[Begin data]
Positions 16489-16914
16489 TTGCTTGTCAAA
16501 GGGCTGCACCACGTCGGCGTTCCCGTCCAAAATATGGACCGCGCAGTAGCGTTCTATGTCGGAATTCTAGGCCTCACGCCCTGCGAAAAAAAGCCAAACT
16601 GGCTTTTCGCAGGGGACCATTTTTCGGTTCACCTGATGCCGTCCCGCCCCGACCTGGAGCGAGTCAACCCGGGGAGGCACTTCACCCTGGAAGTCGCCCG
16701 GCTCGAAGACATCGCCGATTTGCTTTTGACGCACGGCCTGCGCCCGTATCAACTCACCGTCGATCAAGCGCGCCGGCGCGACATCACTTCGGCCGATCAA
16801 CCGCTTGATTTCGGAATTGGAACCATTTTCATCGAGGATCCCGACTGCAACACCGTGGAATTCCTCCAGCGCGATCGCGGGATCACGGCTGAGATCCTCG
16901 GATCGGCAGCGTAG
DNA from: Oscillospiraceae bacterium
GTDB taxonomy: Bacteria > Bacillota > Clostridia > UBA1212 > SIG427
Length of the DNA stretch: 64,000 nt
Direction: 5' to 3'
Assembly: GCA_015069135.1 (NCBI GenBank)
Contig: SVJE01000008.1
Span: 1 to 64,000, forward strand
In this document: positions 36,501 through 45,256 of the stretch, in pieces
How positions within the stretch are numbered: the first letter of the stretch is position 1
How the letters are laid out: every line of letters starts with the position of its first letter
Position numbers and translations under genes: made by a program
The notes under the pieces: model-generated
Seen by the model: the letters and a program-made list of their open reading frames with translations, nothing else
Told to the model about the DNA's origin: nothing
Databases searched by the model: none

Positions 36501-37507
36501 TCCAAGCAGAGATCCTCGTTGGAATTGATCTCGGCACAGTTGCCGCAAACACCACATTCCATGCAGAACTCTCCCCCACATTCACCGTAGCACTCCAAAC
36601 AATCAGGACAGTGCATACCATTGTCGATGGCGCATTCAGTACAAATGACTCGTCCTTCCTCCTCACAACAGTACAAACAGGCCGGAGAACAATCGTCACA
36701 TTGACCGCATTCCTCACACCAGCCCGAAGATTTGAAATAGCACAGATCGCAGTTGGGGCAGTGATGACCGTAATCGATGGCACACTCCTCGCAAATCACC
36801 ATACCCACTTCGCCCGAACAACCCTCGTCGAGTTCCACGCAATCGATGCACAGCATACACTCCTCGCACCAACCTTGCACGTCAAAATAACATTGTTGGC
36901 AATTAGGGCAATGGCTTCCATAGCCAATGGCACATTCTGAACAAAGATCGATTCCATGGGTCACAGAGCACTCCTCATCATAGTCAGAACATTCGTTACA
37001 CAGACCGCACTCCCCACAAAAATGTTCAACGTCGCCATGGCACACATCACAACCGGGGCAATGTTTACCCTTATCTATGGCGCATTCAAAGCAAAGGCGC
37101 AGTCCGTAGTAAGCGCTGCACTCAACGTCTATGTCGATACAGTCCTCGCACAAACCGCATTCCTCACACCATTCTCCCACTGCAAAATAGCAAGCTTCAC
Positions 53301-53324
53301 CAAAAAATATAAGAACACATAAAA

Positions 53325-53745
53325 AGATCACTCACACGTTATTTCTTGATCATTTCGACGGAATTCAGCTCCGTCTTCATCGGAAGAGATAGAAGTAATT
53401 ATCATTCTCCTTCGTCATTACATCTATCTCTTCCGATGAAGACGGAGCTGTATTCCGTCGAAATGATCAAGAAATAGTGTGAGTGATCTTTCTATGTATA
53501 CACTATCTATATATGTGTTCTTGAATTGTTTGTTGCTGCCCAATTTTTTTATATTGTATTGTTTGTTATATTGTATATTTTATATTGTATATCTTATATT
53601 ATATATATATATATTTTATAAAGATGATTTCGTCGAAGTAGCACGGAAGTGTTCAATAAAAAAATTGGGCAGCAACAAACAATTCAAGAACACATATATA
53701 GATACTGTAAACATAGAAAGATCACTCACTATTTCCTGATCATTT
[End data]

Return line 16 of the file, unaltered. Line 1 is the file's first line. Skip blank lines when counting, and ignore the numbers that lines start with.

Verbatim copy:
How positions within the stretch are numbered: the first letter of the stretch is position 1